Créditos de imagem: Robert Morin AFP.
There has been a belief that ambidextrous children, those who have shared dominance, who can do things like writing and playing ball games with both hands, are likely to have learning difficulties at school, and to suffer of attention deficits. That was the finding of scientists from Imperial College London, who also found them more likely to have difficulties with language. The study published in Paediatrics in 2009 was commented upon by the BBC.
That does not tie up with neurological prediction. Some 1% of people are of shared dominance, but many more may be of partial shared dominance, and it runs in families. In this Finnish study, of 8,000 children only 87 were selected because of pure mixed-handedness They were twice as likely as the right-handed to have difficulties with language and learning difficulties, as well as twice as likely to develop attention deficit and hyperactivity disorder at 15 or 16 years of age.
When they reached 15 or 16, mixed-handed adolescents who had been ambidextrous children were also at twice the risk of having symptoms of Attention Deficit Hyperactivity Disorder, as well as dyslexia. It may all come to subject selection; classical neurology and neuropsychology would predict that shared dominance may lead to a higher intelligence in tests like WAIS and WISC. Kids would have been exposed to more situations and developed more brain circuits. That is the reason why neurologists instruct the elderly to play snooker or ping-pong with the non-dominant hand to increase cognitive reserve and delay the onset of Alzheimer’s disease.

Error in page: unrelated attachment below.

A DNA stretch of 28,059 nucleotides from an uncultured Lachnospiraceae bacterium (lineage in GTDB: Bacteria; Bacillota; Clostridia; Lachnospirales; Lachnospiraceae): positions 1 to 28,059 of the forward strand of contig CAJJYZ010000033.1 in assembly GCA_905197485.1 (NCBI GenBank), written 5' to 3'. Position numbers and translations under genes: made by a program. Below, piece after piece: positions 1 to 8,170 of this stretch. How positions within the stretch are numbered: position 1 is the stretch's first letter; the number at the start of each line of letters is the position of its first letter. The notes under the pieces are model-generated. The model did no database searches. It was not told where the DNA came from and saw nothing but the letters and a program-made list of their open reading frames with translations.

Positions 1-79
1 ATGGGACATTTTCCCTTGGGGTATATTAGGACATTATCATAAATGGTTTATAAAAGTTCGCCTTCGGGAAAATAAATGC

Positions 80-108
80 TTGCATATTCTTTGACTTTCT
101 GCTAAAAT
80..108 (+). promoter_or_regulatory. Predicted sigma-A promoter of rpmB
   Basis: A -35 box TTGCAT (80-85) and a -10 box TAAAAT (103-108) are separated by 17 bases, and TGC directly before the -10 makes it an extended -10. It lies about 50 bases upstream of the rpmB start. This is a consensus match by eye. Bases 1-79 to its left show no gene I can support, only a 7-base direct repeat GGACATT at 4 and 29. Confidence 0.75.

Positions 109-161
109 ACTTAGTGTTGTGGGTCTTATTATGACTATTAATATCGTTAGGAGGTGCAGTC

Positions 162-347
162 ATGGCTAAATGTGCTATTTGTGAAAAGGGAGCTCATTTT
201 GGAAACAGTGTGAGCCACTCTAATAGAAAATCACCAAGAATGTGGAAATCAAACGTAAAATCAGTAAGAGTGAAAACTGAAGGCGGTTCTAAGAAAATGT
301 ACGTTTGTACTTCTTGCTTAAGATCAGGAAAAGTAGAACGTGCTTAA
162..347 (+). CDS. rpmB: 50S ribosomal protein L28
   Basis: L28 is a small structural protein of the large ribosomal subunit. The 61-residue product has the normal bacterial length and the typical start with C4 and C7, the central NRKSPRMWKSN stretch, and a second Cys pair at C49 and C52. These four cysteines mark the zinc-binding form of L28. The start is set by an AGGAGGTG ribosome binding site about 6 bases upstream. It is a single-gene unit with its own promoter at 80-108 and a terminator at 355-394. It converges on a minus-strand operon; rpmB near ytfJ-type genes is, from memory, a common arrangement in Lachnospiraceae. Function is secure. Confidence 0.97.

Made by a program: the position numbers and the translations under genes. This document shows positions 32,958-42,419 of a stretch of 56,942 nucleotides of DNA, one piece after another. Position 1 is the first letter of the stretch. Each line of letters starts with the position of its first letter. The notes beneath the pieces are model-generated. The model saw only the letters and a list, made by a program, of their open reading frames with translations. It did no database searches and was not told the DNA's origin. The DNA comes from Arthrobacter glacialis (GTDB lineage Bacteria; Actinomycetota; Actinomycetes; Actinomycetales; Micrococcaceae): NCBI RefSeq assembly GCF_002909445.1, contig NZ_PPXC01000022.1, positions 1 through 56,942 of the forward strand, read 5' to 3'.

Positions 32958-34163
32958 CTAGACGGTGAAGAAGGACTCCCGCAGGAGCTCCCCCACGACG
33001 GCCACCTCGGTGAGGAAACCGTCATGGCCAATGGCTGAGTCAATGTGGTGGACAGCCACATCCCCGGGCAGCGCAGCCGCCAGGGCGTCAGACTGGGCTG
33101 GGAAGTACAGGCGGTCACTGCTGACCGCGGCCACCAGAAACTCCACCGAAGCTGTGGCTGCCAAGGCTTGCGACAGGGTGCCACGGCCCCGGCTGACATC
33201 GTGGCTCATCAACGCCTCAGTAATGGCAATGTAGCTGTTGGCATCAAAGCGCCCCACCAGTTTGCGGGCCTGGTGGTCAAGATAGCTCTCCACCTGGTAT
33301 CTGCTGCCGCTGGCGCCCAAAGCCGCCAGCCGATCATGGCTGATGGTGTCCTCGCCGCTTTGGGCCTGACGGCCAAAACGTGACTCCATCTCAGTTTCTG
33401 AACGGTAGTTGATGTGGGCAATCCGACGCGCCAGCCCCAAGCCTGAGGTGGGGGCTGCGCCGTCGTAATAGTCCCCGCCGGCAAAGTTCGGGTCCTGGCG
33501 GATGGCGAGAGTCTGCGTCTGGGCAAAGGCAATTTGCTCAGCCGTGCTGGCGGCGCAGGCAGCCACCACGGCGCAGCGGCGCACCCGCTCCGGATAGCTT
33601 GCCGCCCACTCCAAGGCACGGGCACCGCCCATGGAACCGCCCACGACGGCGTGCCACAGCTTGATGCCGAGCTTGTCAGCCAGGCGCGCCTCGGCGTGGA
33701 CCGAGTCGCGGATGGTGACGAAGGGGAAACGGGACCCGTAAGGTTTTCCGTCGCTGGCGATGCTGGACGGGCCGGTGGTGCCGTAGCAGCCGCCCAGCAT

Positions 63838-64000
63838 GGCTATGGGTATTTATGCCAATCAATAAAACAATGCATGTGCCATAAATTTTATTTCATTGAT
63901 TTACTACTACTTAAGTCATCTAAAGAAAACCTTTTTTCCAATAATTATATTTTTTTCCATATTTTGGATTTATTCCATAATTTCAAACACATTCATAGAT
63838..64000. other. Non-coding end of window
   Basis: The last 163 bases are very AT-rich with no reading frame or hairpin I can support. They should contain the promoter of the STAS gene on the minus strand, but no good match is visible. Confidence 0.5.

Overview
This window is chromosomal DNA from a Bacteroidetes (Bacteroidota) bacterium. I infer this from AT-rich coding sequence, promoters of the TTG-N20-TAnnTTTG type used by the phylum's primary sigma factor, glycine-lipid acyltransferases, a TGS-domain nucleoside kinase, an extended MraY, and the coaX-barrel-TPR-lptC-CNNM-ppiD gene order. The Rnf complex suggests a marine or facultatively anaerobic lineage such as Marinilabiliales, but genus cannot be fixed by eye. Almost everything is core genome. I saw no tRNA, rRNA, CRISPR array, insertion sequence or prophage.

The left hemisphere of the brain is called dominant because classical thought worked with the paradigm that language was a more noble function than the emotions and time and spatial control located in the right hemisphere. There may be other explanations for the study results, as most of the mixed-handed children did not have any problems, and northern Finland is a highly specific part of the world, on the border with Lapland, and it may be the Santa Claus effect, too much cold, dark and indoor activity, with frequent alcoholism. The BBC paper veers into the realm of mental disease, which again indicates the prevalence of preconceived ideas, which are nowadays handled with the scientific facts of Theory of Mind, the brain circuit that is frankly bilateral, without the least respect of left-sided, verbal dominance. It is high time to recognize that ambidextrous children may be at a clear advantage.
Dr. Paulo Bittencourt